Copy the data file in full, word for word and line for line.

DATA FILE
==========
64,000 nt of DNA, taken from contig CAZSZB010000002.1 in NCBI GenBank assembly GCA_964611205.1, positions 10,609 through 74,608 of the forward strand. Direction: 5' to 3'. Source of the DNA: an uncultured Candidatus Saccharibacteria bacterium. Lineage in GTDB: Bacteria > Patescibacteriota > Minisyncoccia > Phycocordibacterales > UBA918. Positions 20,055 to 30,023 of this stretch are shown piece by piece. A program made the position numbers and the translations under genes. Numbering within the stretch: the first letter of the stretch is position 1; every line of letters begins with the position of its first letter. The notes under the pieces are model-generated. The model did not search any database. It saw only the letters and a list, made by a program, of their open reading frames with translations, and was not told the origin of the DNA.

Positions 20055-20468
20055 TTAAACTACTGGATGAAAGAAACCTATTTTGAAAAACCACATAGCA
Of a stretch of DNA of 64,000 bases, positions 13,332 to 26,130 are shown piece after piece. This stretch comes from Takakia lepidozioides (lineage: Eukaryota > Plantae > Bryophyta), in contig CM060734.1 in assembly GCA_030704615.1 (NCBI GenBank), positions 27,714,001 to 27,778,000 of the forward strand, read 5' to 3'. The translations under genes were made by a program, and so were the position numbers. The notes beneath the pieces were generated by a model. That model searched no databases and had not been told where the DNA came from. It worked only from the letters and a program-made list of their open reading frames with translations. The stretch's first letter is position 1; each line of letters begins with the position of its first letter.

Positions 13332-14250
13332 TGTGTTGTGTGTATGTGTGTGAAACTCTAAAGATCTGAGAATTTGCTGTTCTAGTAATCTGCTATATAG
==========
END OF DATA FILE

64,000 nt of DNA, taken from contig CAZSZB010000002.1 in NCBI GenBank assembly GCA_964611205.1, positions 10,609 through 74,608 of the forward strand. Direction: 5' to 3'. Source of the DNA: an uncultured Candidatus Saccharibacteria bacterium. Lineage in GTDB: Bacteria > Patescibacteriota > Minisyncoccia > Phycocordibacterales > UBA918. Positions 20,055 to 30,023 of this stretch are shown piece by piece. A program made the position numbers and the translations under genes. Numbering within the stretch: the first letter of the stretch is position 1; every line of letters begins with the position of its first letter. The notes under the pieces are model-generated. The model did not search any database. It saw only the letters and a list, made by a program, of their open reading frames with translations, and was not told the origin of the DNA.

Positions 20055-20468
20055 TTAAACTACTGGATGAAAGAAACCTATTTTGAAAAACCACATAGCA
Of a stretch of DNA of 64,000 bases, positions 13,332 to 26,130 are shown piece after piece. This stretch comes from Takakia lepidozioides (lineage: Eukaryota > Plantae > Bryophyta), in contig CM060734.1 in assembly GCA_030704615.1 (NCBI GenBank), positions 27,714,001 to 27,778,000 of the forward strand, read 5' to 3'. The translations under genes were made by a program, and so were the position numbers. The notes beneath the pieces were generated by a model. That model searched no databases and had not been told where the DNA came from. It worked only from the letters and a program-made list of their open reading frames with translations. The stretch's first letter is position 1; each line of letters begins with the position of its first letter.

Positions 13332-14250
13332 TGTGTTGTGTGTATGTGTGTGAAACTCTAAAGATCTGAGAATTTGCTGTTCTAGTAATCTGCTATATAG